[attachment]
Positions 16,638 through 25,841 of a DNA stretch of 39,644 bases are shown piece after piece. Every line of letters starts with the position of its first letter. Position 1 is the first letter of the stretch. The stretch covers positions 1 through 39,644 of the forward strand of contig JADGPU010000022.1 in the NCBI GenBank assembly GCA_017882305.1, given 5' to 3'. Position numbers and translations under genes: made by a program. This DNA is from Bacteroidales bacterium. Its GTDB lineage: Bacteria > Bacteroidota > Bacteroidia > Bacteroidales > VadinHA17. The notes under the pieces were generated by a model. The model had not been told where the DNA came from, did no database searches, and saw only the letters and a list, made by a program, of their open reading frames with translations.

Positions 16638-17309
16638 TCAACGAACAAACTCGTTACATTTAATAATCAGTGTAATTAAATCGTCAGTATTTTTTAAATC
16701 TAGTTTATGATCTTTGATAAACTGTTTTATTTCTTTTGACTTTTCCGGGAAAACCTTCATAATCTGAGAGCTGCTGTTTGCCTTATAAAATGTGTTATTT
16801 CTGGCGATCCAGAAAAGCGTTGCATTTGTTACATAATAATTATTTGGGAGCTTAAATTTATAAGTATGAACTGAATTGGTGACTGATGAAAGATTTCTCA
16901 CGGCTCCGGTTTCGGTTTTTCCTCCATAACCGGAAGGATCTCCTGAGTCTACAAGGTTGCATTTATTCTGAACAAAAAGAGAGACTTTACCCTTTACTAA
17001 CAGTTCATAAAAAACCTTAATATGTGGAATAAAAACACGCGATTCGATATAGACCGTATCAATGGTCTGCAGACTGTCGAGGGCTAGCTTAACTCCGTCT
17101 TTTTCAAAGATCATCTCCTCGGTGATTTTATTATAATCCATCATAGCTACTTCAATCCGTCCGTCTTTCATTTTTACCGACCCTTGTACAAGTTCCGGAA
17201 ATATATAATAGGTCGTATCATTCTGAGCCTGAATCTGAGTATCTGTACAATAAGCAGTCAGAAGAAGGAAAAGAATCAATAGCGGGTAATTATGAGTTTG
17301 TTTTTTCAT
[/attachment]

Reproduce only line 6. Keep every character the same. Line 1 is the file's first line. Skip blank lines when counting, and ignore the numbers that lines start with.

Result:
16901 CGGCTCCGGTTTCGGTTTTTCCTCCATAACCGGAAGGATCTCCTGAGTCTACAAGGTTGCATTTATTCTGAACAAAAAGAGAGACTTTACCCTTTACTAA